According to the report, the country’s exports will be higher than the target of $20 bn. A target of $9 bn, set for the workers’ remittances, will be achieved and SBP projected $10-11 bn inflows under this head. In addition, SBP forecasted that imports will be $4 bn higher than the earlier set target of $31.7 bn.
The central bank’s quarterly report clearly reflects some perpetual deficiencies in the economy which are hurting our chances to have socio-economic prosperity. Low tax-to-GDP ratio, high imports, continued energy shortages, and undocumented economy must be dealt at once otherwise; key imbalances of the macro-economy might not be manageable after some time.
TABLE-1: SELECTED ECONOMIC INDICATORS
Economic indicators FY09 FY10 FY11
Growth rate (%)
LSM Jul-Nov -5.5 0.5 -2.3
Exports Jul-Dec 9.4 -4.9 20.6
Imports Jul-Dec 12.8 -16.3 19.6
Tax revenue Jul-Nov 26.2 7.1 7.6
CPI Dec 20.3 13.6 13.9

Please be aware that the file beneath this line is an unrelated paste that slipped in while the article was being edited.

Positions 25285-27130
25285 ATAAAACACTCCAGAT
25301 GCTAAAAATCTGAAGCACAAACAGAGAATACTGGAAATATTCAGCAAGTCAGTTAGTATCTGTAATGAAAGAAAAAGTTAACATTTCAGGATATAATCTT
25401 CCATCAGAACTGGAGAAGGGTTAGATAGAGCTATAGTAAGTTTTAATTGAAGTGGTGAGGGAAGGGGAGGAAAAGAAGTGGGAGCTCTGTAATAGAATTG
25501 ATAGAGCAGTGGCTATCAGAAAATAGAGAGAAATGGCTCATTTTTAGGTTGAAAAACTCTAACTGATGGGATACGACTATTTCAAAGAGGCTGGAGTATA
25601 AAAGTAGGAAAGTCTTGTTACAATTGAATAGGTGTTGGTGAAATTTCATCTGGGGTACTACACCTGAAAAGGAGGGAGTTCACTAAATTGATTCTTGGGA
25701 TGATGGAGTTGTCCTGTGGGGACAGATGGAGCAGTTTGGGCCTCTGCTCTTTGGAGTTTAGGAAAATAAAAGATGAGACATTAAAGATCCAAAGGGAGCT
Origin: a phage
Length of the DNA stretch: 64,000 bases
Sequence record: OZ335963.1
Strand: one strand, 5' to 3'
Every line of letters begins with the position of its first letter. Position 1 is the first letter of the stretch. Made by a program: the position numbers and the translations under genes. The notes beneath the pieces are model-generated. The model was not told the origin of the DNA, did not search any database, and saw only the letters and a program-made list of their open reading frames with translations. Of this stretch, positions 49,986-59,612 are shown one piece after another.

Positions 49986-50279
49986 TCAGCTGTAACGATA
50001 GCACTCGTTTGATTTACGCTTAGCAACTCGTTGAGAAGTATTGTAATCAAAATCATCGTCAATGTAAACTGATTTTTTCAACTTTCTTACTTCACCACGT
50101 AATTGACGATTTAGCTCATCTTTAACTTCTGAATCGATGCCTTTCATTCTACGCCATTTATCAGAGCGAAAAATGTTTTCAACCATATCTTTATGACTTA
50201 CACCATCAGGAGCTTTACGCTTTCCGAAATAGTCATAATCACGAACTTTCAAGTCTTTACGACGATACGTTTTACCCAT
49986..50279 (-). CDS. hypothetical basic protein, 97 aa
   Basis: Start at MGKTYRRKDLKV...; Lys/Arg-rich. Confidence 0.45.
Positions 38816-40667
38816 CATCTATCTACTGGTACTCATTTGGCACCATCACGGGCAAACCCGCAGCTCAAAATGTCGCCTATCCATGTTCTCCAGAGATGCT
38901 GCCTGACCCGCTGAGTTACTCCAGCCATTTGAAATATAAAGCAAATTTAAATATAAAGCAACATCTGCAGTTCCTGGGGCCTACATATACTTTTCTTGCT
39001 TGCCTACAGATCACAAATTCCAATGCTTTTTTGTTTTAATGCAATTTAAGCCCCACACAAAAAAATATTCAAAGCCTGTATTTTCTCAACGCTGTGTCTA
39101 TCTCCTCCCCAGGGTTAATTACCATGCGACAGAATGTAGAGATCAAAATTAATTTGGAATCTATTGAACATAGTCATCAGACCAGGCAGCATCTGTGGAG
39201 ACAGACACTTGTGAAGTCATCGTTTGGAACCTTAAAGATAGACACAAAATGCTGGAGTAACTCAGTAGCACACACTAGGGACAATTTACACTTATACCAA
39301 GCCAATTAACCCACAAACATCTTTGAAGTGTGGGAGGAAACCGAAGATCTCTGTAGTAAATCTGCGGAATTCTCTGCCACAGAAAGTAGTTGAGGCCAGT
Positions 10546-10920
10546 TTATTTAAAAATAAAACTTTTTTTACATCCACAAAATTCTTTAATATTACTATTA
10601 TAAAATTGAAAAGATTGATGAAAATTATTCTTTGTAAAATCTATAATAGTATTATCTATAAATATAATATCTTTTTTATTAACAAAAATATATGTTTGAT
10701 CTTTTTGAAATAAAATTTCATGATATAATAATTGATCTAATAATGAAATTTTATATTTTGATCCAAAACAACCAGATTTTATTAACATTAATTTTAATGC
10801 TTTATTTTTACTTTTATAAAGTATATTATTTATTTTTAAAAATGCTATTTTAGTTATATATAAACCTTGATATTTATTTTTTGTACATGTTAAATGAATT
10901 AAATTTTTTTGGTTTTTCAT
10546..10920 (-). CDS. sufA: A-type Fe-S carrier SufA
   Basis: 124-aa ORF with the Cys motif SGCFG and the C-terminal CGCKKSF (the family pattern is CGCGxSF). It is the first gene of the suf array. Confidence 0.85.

Private sector credit (Jul-Jan 8) 0.9 5.3 8.6
Billion US dollars
Total liquid reserves Jan 18 10.0 15.2 17.1
Worker remittance Jul-Dec 3.6 4.5 5.3
Net foreigner investments Jul-Dec 2.1 1.2 0.8
Percentage of GDP
Fiscal deficit Jul-Sep 1.1 1.5 1.6
Trade deficit Jul-Dec 5.0 3.3 2.9
Current account deficit Jul-Dec -4.8 -1.5 0.0
Source: SBP first quarter report (2010-11)
TABLE-2: PROJECTIONS OF MAJOR MACRO-ECONOMIC INDICATORS
FY10 FY11 SBP
Annual plan target Projections
GDP 4.1 4.5 2.0-3.0
Inflation 11.7 9.5 15.0-16.0
Monetary assets (M2) 12.5 – 14.0-15.0
US Dollar billions
Worker remittances 8.9 9.0 10.0-11.0
Exports 19.7 20.0 22.0-23.0
Imports 31.2 31.7 34.5-35.5
Fiscal deficit 6.3 4.0 6.0-6.5
Current account 2.3 3.4 1.0-2.0
Source: SBP quarter report (2010-11)